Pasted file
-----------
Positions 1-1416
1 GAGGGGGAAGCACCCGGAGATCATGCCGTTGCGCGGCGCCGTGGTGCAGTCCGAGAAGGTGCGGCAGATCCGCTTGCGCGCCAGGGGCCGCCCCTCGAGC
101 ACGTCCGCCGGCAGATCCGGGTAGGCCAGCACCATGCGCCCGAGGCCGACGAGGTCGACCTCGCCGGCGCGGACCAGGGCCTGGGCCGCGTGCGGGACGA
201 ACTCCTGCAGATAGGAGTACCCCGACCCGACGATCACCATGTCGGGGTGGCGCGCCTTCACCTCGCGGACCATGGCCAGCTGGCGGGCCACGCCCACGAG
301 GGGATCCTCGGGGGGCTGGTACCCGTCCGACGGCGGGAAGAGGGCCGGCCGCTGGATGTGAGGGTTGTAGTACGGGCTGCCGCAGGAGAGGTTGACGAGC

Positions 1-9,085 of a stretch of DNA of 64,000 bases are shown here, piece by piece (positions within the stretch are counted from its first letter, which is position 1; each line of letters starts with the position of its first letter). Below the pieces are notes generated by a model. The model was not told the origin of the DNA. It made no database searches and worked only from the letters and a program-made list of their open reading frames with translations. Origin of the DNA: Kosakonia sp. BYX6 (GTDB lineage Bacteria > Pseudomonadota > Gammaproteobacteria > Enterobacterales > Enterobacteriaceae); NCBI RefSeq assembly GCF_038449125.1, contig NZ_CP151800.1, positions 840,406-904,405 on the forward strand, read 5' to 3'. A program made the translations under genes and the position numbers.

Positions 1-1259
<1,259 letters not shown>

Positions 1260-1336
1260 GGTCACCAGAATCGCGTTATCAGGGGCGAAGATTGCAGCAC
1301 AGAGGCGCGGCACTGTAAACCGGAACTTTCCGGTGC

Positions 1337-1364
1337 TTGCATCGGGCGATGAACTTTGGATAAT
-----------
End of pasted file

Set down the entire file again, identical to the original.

Positions 1-1416
1 GAGGGGGAAGCACCCGGAGATCATGCCGTTGCGCGGCGCCGTGGTGCAGTCCGAGAAGGTGCGGCAGATCCGCTTGCGCGCCAGGGGCCGCCCCTCGAGC
101 ACGTCCGCCGGCAGATCCGGGTAGGCCAGCACCATGCGCCCGAGGCCGACGAGGTCGACCTCGCCGGCGCGGACCAGGGCCTGGGCCGCGTGCGGGACGA
201 ACTCCTGCAGATAGGAGTACCCCGACCCGACGATCACCATGTCGGGGTGGCGCGCCTTCACCTCGCGGACCATGGCCAGCTGGCGGGCCACGCCCACGAG
301 GGGATCCTCGGGGGGCTGGTACCCGTCCGACGGCGGGAAGAGGGCCGGCCGCTGGATGTGAGGGTTGTAGTACGGGCTGCCGCAGGAGAGGTTGACGAGC

Positions 1-9,085 of a stretch of DNA of 64,000 bases are shown here, piece by piece (positions within the stretch are counted from its first letter, which is position 1; each line of letters starts with the position of its first letter). Below the pieces are notes generated by a model. The model was not told the origin of the DNA. It made no database searches and worked only from the letters and a program-made list of their open reading frames with translations. Origin of the DNA: Kosakonia sp. BYX6 (GTDB lineage Bacteria > Pseudomonadota > Gammaproteobacteria > Enterobacterales > Enterobacteriaceae); NCBI RefSeq assembly GCF_038449125.1, contig NZ_CP151800.1, positions 840,406-904,405 on the forward strand, read 5' to 3'. A program made the translations under genes and the position numbers.

Positions 1-1259
<1,259 letters not shown>

Positions 1260-1336
1260 GGTCACCAGAATCGCGTTATCAGGGGCGAAGATTGCAGCAC
1301 AGAGGCGCGGCACTGTAAACCGGAACTTTCCGGTGC

Positions 1337-1364
1337 TTGCATCGGGCGATGAACTTTGGATAAT